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Texas Legislators Block $3 Million in Funding for Sex Trafficking Victims

Texas houses over 80,000 child sex trafficking victims.

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Lawmakers in Texas have decided to kill a plan that would have reallocated $3 million from Gov. Greg Abbott’s homeland security budget to fund an initiative to help sex trafficking victims.

Texas legislators have decided to revoke the plan to allow $3 million in funding for victims of sex trafficking.

The Texas Tribune reports that the plan had originally been ratified after the state’s House of Representatives approved it in a 113 to 32 vote.

However, in closed-door budget discussions, House legislators disagreed with members of the Senate, stating that their “spending priorities contained significant differences.”

The budget plan would have marked the first time in Texas history that legislators put aside money to help sex trafficking victims.

Rep. Gina Hinojosa, who fronted the proposal, says, “Obviously, I’m disappointed.”

Back in February, the Tribune covered an article about Texas’ growing sex trafficking epidemic. The article consisted of statistics and stories from numerous teens who became involved with sex trafficking after the foster care system failed them.

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One of the stories was centered around a young woman named Mia, a now 19-year-old who had bounced among 19 different foster families and institutions. Many of these homes exposed her to both sexual and physical abuse, and she was coerced into sex work. Mia was the lead plaintiff in a 2014 class-action lawsuit, claiming that Texas had neglected around 12,000 children in its foster care system.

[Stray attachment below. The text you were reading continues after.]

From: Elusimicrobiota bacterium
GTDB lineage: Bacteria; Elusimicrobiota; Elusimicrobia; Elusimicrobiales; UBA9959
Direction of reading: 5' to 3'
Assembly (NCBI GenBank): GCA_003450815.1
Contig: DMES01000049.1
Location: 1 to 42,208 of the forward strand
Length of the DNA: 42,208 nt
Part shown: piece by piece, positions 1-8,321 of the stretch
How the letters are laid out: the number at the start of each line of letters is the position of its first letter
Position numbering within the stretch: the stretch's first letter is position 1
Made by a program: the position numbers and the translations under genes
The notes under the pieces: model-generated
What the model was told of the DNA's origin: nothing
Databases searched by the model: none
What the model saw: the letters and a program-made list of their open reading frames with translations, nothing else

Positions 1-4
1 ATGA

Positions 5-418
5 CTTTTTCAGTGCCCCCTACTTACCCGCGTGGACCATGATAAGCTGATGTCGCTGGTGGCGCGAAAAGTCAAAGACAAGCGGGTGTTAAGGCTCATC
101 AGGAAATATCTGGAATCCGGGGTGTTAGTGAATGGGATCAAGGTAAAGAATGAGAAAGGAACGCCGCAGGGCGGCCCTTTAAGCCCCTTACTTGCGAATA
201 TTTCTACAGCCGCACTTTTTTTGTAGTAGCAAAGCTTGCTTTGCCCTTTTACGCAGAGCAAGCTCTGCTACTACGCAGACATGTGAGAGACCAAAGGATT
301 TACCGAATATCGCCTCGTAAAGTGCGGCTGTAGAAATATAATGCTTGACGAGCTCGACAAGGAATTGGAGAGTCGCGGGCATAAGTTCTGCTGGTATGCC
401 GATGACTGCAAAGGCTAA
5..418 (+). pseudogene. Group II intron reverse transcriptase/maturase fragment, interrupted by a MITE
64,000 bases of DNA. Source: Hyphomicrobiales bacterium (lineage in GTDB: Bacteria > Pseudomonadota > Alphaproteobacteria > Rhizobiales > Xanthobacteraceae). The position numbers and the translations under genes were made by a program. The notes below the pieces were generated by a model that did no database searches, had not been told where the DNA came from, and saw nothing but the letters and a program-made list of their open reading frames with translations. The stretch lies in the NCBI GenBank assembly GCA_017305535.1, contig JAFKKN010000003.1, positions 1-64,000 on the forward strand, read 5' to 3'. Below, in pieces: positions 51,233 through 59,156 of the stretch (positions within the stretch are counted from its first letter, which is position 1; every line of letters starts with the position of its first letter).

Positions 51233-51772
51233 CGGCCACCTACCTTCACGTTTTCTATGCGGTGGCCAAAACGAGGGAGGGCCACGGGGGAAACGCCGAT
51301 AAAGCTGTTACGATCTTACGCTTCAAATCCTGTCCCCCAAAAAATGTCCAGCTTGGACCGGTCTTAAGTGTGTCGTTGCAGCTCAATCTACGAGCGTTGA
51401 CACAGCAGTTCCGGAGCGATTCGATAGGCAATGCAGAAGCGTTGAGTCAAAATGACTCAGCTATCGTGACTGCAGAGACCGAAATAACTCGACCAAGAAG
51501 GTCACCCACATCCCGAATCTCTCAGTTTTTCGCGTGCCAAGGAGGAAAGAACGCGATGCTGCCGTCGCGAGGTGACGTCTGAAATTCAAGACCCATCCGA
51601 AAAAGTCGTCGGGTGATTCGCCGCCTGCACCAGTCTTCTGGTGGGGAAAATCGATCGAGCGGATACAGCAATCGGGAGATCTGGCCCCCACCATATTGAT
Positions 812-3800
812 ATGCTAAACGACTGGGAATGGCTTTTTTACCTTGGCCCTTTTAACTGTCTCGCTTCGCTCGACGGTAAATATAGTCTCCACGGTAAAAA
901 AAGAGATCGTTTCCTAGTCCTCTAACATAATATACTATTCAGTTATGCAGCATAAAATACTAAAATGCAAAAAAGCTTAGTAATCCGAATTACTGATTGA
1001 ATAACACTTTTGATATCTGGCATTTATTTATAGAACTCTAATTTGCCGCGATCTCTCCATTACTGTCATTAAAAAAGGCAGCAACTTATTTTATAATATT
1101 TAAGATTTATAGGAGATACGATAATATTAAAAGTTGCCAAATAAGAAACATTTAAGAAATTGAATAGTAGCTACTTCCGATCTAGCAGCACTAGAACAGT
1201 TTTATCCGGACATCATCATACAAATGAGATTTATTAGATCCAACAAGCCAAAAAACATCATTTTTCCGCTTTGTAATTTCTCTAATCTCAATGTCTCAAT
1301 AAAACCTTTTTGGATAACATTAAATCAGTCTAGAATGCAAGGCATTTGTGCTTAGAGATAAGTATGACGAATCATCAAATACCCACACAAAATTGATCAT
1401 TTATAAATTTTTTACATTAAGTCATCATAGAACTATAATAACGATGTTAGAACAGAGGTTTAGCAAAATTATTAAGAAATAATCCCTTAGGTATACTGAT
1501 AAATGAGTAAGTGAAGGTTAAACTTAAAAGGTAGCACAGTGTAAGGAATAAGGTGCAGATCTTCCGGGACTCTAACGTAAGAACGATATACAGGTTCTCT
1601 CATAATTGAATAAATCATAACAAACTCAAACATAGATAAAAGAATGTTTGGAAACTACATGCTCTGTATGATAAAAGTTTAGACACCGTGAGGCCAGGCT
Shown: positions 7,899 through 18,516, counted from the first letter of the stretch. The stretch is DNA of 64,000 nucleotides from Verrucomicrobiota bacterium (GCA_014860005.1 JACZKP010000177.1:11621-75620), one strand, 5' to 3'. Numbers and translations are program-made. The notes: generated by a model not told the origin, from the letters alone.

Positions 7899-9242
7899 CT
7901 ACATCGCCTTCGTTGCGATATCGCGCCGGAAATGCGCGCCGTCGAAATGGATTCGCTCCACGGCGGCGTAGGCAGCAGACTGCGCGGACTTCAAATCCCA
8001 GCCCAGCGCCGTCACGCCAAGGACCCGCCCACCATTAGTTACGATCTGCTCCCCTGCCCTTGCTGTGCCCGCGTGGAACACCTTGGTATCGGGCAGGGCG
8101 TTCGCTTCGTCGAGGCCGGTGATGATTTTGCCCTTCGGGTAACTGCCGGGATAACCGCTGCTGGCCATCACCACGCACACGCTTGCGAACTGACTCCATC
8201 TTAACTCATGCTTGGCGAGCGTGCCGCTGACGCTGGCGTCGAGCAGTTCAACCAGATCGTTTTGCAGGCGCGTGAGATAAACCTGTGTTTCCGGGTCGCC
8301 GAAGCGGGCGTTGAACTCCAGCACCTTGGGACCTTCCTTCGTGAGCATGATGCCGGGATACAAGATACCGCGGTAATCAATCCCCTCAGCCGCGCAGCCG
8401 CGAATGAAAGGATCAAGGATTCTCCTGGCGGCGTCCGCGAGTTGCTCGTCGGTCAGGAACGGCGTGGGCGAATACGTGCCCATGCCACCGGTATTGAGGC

It’s estimated that Texas houses over 80,000 child sex trafficking victims.

Dallas Police Detective Michael McMurray stated, “We’ll put all these pimps, all these traffickers in prison, and the word will get out, and people won’t be doing this anymore because they’ll be too afraid to go to prison. And that’ll solve the problem.”

Thankfully, since 2009, four measures focused on combating sex trafficking have been passed by the state of Texas.

For example, a law was recently passed to allow police to take suspected victims of sex trafficking into “emergency custody.” However, that facility does not exist because it never received funding.

Rep. Gene Wu told the Tribune:

“I try to be upbeat about the Legislature, every time I come here. But my little joke is, sometimes the Texas Legislature is like the guy who’s really insistent on taking you out to lunch, but when the check comes, he’s nowhere to be found.”


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